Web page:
ADHD/Hyperactive-Impulsive TypeThis type is far less common in children, though this type of the disorder typically manifests the type of behaviors most associated with ADHD. Only about 5 percent of with the disorder are classified as this type, and usually signs of ADHD Hyperactive-Impulsive will have been recognized by the time a child is of preschool age. Most of the other ADHD diagnoses will be of the inattentive type, or the combined type.

Hyperactive/Impulsive individuals when children are typically viewed as “bratty,” obnoxious, unruly, wild, ill-behaved, etc. A hyperactive individual may have been very likeable as a child, but may have been considered to be an incorrigible “class clown.” Individuals who grow up with this type of ADHD are often thrill-seekers, restlessly active, etc. As children they may have grabbed toys from other children and/or refused to share long after classmates had learned the concept. Hyperactive child may have frequently continued to play at recess in school after the bell rang to go back inside, and may have frequently pretended not to hear parents and teachers. It would come as no surprise to see them push other children, yell, frighten/intimidate others, etc. Hyperactive-Impulsive children were most often those that would not nap, sit still, or stop disturbing a class by talking to others–they were often seen as “problem children.”

Your child grown into an adult with the hyperactive-impulsive disorder would likely have shown six of the following nine symptoms consistently over six months, many of which would have carried forward into adulthood:

  1. Frequent trouble doing leisure activities quietly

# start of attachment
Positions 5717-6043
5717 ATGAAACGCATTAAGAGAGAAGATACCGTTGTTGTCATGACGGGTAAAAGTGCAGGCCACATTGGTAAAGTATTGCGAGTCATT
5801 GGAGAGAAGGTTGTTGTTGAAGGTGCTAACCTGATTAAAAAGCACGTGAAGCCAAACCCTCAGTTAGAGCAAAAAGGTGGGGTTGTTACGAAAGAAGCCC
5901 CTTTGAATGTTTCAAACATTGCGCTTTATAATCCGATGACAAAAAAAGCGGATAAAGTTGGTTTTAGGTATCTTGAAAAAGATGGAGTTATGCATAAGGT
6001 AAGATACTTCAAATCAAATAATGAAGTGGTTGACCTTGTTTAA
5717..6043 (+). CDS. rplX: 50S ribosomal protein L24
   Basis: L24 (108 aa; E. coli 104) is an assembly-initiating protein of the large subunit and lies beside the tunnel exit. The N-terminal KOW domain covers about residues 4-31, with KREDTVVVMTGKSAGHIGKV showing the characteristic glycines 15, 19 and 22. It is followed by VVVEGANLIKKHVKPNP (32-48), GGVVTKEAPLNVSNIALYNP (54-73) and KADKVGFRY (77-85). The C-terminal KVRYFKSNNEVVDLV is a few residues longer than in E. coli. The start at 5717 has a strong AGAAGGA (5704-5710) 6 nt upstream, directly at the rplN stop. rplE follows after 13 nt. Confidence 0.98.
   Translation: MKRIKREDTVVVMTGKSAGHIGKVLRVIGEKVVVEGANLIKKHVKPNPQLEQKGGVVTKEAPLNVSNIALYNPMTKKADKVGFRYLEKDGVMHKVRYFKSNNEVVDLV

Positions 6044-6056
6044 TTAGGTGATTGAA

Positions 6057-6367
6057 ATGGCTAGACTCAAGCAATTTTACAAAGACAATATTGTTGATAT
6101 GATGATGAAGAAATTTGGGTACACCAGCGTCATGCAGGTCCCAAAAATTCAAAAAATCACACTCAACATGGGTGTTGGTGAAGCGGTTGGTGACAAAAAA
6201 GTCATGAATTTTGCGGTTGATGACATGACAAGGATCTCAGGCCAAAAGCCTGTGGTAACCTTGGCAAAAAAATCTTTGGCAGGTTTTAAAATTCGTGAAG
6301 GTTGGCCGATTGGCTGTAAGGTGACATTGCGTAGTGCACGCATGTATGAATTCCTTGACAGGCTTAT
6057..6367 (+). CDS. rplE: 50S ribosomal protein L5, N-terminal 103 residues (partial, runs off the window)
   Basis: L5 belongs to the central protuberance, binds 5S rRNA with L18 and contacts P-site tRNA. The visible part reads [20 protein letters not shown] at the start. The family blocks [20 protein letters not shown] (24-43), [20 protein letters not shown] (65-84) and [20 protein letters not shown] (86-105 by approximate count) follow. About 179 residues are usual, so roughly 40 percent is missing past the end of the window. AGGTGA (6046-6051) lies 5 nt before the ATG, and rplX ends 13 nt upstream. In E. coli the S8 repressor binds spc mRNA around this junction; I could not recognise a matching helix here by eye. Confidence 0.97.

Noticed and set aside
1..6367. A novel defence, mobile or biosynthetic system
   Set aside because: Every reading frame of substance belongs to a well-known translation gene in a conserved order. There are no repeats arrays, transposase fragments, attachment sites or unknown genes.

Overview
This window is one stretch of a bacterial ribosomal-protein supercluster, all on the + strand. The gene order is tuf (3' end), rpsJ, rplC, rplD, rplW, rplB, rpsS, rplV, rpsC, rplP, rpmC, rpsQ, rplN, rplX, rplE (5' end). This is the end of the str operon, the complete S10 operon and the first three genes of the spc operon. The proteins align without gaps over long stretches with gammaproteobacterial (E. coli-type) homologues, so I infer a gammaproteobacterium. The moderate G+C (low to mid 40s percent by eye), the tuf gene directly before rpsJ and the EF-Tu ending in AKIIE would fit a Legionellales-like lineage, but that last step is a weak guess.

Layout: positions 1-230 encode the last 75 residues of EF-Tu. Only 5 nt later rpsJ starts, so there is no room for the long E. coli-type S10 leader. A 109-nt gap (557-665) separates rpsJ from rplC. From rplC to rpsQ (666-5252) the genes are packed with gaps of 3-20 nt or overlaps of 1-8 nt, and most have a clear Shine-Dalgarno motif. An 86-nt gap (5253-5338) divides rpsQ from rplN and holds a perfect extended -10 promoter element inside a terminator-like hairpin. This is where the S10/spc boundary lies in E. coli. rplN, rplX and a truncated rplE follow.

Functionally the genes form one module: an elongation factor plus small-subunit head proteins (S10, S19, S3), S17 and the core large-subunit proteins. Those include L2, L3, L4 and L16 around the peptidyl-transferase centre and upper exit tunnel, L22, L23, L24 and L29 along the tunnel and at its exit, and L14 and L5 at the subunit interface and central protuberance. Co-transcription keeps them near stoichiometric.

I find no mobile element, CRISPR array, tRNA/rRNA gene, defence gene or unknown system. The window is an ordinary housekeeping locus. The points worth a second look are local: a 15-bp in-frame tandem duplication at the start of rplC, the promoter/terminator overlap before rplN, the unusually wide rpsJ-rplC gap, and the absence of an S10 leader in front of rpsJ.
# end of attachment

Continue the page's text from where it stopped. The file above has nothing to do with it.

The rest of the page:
2. Is ever on the go (think of someone being “driven by a motor”)
  3. Is a “pushy” driver, having difficulty waiting for his or her turn
  4. Talks excessively, rapidly
  5. “Fidgety” or “bouncy” with hands and feet, squirmy while seated
  6. Frequently stands up from sitting
  7. Excessively restless at inappropriate times
  8. Interrupts others/blurts out responses before the other person finishes talking
  9. Intrusive and “pushy” personality

Combined ADHD Type: Inattentive and Hyperactive-impulsiveThis type of ADHD is by far the most common, with obvious symptoms of both types. Keep in mind that not all individuals with ADHD display the full list of symptoms – someone with ADHD may have shown all the symptoms of one type, or several from each.

Some combination of the above symptoms need to have been consistently present for at least six months, symptoms need to have been made manifest before the age of seven years and been more pronouncedly manifest than childhood peers of the same age, and symptoms need to have consistently persisted through adolescence and adulthood.

In the next article in our ADHD series, we will discuss known causes of the condition, diagnoses, and treatment.

Are you concerned about the possibility that you may have ADHD? It is treatable and manageable. If you or someone close to you need to talk to someone about mental health issues that seem overwhelming, we can help. Consider reaching out to our expert team at Solara Mental Health at 844-600-9747.